• Religion, Devotion and Medicine in North India. The Healing Power of Sitala

      Ferrari, Fabrizio M.; University of Chester (Bloomsbury, 2014-11-20)
      This volume examines notions of health and illness in North Indian devotional culture, with particular attention paid to the worship of the goddess Sitala, the Cold Lady. Consistently portrayed in colonial and postcolonial literature as the ambiguous 'smallpox goddess', Sitala is here discussed as a protector of children and women, a portrayal that emerges from textual sources as well as material culture. The eradication of smallpox did not pose a threat to Sitala and her worship. She continues to be an extremely popular goddess. Religion, Devotion and Medicine in North India critically examines the rise and affirmation of the 'smallpox myth' in India and beyond, and explains how Indian narratives, ritual texts and devotional songs have celebrated Sitala as a loving mother who protects her children from the effects, and the fear, of poxes, fevers and infantile disorders but also all sorts of new threats (such as global pandemics, addictions and environmental catastrophes). The book explores a wide range of ritual and devotional practices, including scheduled festivals, songs, vows, pageants, austerities, possession, animal sacrifices and various forms of offering. Built on extensive fieldwork and a close textual analysis of sources in Sanskrit and vernacular languages (Hindi, Bhojpuri and Bengali) as well as on a rich bibliography on the struggle against smallpox in colonial and post-colonial India, the book reflects on the ambiguous nature of Sitala as a phenomenon largely dependent on the enduring fascination with the exotic, and the horrific, that has pervaded public renditions of Indian culture in indigenous fiction, colonial reports, medical literature and now global culture. To aid study, the volume includes images, web links, appendixes and a filmography.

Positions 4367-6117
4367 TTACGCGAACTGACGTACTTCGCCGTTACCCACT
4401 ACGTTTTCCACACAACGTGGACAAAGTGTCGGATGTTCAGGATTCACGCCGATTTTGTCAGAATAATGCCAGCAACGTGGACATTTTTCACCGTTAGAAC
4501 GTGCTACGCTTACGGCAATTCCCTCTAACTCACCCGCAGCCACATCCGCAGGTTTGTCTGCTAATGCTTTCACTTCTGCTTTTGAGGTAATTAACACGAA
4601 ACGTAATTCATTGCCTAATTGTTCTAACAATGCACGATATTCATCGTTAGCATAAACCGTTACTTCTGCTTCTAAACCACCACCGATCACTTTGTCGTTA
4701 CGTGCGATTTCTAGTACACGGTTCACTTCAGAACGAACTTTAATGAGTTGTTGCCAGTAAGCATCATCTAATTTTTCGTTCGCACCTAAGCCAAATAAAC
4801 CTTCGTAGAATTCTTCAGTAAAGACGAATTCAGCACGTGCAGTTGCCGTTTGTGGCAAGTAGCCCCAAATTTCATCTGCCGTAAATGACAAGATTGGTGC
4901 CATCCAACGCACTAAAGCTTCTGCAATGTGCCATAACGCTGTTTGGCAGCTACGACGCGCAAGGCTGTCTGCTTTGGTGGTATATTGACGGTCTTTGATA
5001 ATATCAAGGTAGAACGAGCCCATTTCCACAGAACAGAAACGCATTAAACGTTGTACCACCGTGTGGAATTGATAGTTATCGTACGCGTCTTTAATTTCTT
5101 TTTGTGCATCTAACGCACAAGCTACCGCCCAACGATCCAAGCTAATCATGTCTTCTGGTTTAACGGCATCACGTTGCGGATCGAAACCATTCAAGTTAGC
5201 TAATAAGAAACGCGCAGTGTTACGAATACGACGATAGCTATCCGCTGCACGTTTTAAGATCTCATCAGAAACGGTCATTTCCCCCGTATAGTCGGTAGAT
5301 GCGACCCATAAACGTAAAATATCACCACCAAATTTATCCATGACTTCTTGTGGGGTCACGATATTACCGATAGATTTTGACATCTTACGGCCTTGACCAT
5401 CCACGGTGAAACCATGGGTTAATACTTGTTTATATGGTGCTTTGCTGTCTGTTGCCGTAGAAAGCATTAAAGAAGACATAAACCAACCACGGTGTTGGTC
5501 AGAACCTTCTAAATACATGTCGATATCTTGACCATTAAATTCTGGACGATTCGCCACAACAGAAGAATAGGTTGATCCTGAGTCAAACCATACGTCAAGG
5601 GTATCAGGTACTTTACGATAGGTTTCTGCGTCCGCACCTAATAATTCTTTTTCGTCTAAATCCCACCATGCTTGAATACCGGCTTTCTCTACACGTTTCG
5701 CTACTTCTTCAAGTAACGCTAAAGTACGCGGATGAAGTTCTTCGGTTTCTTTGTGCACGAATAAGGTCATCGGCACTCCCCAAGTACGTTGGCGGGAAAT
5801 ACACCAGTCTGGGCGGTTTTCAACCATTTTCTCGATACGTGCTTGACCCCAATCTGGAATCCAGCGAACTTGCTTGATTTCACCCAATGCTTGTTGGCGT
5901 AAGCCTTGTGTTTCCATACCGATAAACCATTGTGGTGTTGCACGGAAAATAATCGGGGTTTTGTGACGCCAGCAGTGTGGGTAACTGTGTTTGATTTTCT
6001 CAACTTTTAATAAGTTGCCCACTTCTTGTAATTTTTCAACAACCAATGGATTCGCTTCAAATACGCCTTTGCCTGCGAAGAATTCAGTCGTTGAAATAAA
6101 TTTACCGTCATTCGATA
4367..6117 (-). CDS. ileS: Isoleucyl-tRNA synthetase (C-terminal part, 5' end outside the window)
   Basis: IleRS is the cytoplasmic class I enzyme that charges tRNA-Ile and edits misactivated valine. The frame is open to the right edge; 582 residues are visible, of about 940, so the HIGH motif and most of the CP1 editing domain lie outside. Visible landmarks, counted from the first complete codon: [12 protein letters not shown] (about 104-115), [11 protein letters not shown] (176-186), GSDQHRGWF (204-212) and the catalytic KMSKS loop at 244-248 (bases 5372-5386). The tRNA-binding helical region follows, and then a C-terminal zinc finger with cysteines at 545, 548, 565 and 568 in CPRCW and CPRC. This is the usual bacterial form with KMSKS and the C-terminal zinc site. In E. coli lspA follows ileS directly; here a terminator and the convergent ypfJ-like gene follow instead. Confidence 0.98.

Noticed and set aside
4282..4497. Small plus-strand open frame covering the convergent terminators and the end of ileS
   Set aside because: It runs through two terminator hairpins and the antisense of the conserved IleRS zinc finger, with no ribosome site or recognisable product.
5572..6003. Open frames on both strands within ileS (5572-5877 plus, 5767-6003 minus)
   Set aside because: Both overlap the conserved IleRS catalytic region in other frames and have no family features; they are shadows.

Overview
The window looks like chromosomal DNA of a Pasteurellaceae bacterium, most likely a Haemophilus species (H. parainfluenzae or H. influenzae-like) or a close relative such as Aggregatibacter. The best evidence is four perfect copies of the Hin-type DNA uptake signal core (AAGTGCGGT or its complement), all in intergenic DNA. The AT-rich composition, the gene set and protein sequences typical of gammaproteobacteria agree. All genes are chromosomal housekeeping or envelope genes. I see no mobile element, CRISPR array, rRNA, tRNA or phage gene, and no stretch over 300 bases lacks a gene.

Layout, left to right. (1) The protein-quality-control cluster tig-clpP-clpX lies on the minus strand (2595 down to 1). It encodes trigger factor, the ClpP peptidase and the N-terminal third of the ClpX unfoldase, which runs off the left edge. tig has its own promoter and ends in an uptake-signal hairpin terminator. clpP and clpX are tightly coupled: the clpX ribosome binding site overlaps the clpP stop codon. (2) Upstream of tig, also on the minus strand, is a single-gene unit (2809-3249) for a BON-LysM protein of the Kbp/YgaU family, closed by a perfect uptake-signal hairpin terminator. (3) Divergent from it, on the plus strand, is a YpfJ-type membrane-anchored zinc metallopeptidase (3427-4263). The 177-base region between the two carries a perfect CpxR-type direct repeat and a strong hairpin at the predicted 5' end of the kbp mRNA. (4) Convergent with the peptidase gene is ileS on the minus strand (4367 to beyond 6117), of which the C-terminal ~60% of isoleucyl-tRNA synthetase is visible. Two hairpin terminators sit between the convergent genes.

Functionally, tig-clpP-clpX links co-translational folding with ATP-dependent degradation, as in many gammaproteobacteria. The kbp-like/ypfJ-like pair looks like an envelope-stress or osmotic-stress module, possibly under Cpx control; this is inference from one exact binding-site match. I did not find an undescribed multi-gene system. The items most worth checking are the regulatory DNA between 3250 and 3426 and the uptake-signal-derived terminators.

• The use of snuhī in Indian medical and liturgical literature, with a note on Bengali Śaktism

      Ferrari, Fabrizio M.; University of Chester (2017-10-10)
      The name snuhī is attested since the first centuries CE in the materia medica of early āyurvedic compendia where its leaves, roots and, particularly, its milky exudation are used in preparations against a wide range of conditions. Identified with various Euphorbiaceae, oft confused with cacti, and known in English as the spurge tree, snuhī is also described as a lesser poison (upaviṣa) and used in alchemical processes to purify metals. Finally, the spurge tree is also present in vernacular traditions, where it is associated to few gods and goddesses and is used by folk healers to develop antidotes against poisonous animals. Moving from an analysis of Picchilātantra, a short premodern Bengali Śākta ritual manual, I discuss how the snuhī-tree (B. sij, siju, manasā) came to be associated to the goddess Śītalā (protector of children from fever and poxes) and her cohort in a way that is not confirmed by other textual evidence or current ritual praxis. The present study, thought based on a minor text, reflects on how scientific knowledge has informed ritual and devotional culture and on the natural permeability of liturgical praxis in vernacular traditions.